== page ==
Kevin Ceccon won the second Auto GP championship in 2011 while also starting eight races for Coloni’s GP2 outfit. Confounding the hierarchy of F1’s junior championships he then stepped down to GP3, back up to GP2 in 2013 and then back to GP3 once more. The only point of consistency was his indifferent performance in both categories, though he did grab a second place in the 2013 Monaco GP2 feature race which was only partly due to a first-lap pile-up – he’d qualified fifth. Ceccon remains in GP3 with Arden this year.
Johnny Cecotto Jnr
Venezuela, 2009-2014, 103 starts, 3 poles, 4 wins, 8 podiums, 291 points
One of only two drivers to surpass a century of GP2 starts, Cecotto’s wayward driving infuriated many of his rivals yet too often drew only mild sanctions from the stewards. Having arrived in the championship in 2009 a breakthrough success came at Monaco three years later. However at the same venue in 2013 he earned a suspension when he was judged responsible for starting a major first-lap crash. Last year he finally seemed to have settled down, and a pair of wins and consistent points-scoring saw him end the season fifth overall. He’s tested for Toro Rosso and Force India, but does not yet seem likely to emulate his father by gaining a place in F1.
Spain, 2009-2013, 73 starts, 1 pole, 1 win, 9 podiums, 123 points
Dreams die slowly: three years after HRT collapsed, Dani Clos still has their logo on his website. He came close to becoming racing for the Spanish team, making half-a-dozen practice appearances for them in 2012 before the team folded. Clos got his GP2 campaign off to a promising start by winning in his first season in 2010 with another Spanish outfit, Racing Engineering. But his second season with them was much less successful and despite making 73 starts he never added a second win. In 2014 he took part in the final two round of the Formula Acceleration 1 series, taking second in the last race.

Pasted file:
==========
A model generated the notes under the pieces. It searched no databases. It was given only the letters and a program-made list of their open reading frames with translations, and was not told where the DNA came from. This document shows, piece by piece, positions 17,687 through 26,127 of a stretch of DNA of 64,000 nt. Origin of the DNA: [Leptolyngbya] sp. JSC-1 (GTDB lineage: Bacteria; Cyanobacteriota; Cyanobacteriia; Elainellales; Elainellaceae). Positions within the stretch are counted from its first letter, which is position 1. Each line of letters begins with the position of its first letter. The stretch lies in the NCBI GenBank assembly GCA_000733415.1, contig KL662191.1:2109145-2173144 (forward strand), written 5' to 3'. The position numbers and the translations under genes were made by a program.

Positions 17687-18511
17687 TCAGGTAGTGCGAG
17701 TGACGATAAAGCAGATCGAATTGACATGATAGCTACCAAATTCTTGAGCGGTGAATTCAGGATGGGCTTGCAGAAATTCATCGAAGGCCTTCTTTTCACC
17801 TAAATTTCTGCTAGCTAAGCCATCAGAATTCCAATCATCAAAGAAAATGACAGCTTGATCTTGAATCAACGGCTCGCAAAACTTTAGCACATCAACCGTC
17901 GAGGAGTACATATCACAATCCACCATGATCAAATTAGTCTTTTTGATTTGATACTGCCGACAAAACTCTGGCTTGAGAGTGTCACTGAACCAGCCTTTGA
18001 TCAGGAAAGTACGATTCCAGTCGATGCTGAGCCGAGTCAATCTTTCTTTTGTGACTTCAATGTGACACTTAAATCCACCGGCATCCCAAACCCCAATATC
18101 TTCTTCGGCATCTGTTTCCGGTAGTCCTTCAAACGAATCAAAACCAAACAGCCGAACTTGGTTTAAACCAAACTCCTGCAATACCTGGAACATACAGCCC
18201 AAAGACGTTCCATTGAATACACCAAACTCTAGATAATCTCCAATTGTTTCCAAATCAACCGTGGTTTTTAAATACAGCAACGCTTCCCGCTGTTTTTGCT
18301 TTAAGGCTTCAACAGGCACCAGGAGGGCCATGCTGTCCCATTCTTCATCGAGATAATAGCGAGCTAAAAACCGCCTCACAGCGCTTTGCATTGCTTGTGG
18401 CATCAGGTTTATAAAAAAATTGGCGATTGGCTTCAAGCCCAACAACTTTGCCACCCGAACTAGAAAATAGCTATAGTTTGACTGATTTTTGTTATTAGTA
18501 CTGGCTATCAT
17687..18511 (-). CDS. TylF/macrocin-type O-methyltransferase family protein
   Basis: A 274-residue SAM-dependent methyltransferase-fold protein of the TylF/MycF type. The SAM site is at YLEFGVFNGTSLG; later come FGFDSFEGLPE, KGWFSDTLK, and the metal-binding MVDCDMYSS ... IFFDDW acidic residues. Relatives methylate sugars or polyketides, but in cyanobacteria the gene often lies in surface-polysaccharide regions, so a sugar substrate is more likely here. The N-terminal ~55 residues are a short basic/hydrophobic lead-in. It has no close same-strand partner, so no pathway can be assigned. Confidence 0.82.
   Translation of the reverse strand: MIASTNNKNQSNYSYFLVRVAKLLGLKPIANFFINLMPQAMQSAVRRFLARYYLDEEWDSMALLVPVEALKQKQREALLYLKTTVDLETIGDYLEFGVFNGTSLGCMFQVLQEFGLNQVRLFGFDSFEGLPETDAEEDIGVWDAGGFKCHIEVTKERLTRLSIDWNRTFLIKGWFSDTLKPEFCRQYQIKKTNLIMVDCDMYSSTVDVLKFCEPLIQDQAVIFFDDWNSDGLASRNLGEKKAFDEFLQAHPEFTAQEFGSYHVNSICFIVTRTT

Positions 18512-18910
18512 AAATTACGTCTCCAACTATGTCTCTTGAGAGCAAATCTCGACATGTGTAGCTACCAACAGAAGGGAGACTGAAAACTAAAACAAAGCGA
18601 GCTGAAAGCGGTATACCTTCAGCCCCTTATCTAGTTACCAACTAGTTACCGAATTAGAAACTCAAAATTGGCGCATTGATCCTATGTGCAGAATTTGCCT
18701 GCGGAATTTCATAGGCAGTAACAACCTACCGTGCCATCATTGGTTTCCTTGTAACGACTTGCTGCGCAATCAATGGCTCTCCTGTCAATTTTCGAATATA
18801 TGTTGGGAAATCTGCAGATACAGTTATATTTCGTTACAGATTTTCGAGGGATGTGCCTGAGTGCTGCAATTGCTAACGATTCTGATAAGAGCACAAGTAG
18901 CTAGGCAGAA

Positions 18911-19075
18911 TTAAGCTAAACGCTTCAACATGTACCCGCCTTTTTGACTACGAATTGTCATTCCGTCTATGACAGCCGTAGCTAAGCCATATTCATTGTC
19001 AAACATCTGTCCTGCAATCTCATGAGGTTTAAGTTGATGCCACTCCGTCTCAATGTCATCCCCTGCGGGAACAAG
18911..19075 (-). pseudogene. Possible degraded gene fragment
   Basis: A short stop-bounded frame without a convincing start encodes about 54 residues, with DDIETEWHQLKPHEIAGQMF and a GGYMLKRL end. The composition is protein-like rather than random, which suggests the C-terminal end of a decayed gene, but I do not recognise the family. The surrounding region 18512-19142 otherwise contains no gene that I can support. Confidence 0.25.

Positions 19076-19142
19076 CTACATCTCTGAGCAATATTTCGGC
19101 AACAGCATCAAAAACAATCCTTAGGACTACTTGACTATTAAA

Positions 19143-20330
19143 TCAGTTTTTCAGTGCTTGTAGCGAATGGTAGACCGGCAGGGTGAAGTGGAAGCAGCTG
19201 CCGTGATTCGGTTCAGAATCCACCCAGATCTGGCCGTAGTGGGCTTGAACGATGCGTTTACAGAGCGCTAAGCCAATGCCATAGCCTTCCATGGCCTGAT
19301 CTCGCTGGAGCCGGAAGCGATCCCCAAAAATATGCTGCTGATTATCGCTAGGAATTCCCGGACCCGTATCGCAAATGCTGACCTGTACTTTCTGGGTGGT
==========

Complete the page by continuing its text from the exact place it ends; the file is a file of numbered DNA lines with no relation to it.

UK, 2007-2008, 43 starts, 1 win, 2 podiums, 39 points
After taking successive British Formula Renault 2.0 and F3 titles, Conway stepped up to GP2 with Super Nova in 2007. A sole win with Trident followed in 2008, but he turned his attention Stateside the year after. Driving for the Dreyer and Reinbold IndyCar team Conway shone on road courses, taking third on his first visit to swooping Sonoma.
The following year he suffered back and leg injuries in a horrific crash at Indianapolis, but when he returned to the championship in 2011 a breakthrough win soon came on the streets of Long Beach. However a second major crash at Indianapolis in 2012, and the experience of seeing the terrible crash which claimed Dan Wheldon’s life the year before, led Conway to step back from racing on IndyCar’s ovals. He continued to win on road and street courses in 2013 and 2014, but a career in sports car racing has now taken over.
Conway made one-off appearances in the Australian V8 Supercar Championship and Scirocco R China Masters Challenge at Macau, but a 2013 campaign in G-Drive Racing’s LMP2 car brought four wins and another two podiums en route to third in the championship. That led to an offer from Toyota, and after three impressive outings last year he is now a full-time driver for the World Endurance Champions, though that has meant scrapping his plans to race for Dragon in Formula E.
Italy, 2010, 2012-2013, 23 starts, 1 point
Had an unsuccessful dual campaign in GP2 and Auto GP in 2010. The following year he concentrated on GP2 with Lazarus, and in 2012 returned with their GP2 team. He opened his account with a point for tenth at Sepang – then never added to it. Crestani did a handful of races in both categories in 2013 without any success, and appears to have stopped racing since.
USA, 2013-2014, 20 starts, 4 points
Conor Daly, the 2010 Star Mazda champion, came to Europe to become a Formula One racer like his father Derek. After surviving a terrifying GP3 crash in 2012 he finished third the following year. But his struggles with the Lazarus team in 2014 did not come as a great surprise: he recorded a best of seventh in Hungary. Heading back to America to race in the United Sportscar Championship, Daly began the year with third place for Performance Tech Motorsports at the Sebring 12 Hours and has also dabbled in IndyCars.
This series will continue next week.